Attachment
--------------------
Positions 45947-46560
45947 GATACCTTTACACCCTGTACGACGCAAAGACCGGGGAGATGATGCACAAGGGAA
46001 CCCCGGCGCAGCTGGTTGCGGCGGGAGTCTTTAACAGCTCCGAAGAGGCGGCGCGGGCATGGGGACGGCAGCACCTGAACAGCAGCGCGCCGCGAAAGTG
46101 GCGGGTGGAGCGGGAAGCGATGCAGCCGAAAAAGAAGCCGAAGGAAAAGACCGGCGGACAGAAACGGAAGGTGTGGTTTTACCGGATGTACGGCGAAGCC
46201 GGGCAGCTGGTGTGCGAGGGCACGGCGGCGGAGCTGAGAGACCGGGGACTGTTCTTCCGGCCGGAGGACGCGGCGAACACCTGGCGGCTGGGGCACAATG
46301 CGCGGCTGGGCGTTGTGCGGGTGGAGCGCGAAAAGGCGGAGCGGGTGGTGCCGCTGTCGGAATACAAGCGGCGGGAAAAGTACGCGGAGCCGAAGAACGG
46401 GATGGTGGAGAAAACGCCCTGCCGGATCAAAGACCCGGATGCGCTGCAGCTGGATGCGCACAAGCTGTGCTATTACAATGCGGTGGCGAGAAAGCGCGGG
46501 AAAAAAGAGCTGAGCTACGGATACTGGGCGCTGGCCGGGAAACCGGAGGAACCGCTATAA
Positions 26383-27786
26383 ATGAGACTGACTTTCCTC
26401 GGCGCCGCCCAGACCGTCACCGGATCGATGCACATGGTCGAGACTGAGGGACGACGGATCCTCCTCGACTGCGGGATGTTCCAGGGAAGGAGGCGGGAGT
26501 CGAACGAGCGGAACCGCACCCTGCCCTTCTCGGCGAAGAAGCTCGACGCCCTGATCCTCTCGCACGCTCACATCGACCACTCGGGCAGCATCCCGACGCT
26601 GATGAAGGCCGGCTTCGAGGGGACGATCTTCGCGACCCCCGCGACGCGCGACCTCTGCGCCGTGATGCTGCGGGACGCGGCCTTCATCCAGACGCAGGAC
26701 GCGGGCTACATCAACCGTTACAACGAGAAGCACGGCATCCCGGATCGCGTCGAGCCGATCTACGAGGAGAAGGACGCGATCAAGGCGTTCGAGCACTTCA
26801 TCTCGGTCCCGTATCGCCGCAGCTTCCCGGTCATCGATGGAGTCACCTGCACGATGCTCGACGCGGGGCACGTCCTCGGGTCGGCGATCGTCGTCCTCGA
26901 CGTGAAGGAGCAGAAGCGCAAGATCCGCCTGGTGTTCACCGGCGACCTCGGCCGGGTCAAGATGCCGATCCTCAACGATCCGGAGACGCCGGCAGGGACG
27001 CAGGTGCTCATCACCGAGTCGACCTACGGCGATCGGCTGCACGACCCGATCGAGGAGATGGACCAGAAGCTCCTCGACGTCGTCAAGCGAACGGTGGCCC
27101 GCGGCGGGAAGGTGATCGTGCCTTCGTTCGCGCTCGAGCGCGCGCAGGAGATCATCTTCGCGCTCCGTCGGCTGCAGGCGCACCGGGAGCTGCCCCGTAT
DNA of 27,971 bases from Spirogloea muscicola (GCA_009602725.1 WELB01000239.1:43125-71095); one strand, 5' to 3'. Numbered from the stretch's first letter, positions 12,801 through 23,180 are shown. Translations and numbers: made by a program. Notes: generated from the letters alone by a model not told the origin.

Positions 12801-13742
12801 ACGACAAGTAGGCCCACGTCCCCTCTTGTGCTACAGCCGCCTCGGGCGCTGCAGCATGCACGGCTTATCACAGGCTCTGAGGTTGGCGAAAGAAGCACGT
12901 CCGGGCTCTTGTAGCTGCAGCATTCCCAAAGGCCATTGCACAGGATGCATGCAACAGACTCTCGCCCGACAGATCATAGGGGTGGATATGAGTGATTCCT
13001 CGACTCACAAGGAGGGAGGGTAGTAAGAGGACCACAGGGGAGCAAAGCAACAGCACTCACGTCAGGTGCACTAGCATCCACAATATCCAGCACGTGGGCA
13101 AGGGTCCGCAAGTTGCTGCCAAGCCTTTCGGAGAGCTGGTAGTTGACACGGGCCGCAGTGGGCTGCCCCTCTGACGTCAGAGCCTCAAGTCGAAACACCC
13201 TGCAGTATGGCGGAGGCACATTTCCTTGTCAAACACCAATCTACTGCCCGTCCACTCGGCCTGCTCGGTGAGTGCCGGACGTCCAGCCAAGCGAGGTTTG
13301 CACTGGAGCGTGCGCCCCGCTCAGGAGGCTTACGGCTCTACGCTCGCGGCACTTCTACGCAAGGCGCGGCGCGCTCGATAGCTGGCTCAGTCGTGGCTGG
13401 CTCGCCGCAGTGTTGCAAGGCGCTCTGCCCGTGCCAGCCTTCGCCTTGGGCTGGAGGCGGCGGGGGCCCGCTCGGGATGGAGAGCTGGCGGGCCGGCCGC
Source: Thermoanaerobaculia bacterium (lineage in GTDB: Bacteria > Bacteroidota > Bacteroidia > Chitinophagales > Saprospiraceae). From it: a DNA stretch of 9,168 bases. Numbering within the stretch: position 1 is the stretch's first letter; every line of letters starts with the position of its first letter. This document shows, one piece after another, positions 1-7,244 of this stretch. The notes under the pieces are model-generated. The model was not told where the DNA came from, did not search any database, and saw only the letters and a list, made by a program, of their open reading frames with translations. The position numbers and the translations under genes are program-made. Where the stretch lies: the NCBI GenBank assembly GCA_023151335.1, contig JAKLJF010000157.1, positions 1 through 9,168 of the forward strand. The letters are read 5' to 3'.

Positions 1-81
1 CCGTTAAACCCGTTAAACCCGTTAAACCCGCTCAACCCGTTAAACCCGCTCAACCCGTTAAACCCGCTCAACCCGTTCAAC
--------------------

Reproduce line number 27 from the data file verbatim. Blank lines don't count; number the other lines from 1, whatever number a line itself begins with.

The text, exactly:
13401 CTCGCCGCAGTGTTGCAAGGCGCTCTGCCCGTGCCAGCCTTCGCCTTGGGCTGGAGGCGGCGGGGGCCCGCTCGGGATGGAGAGCTGGCGGGCCGGCCGC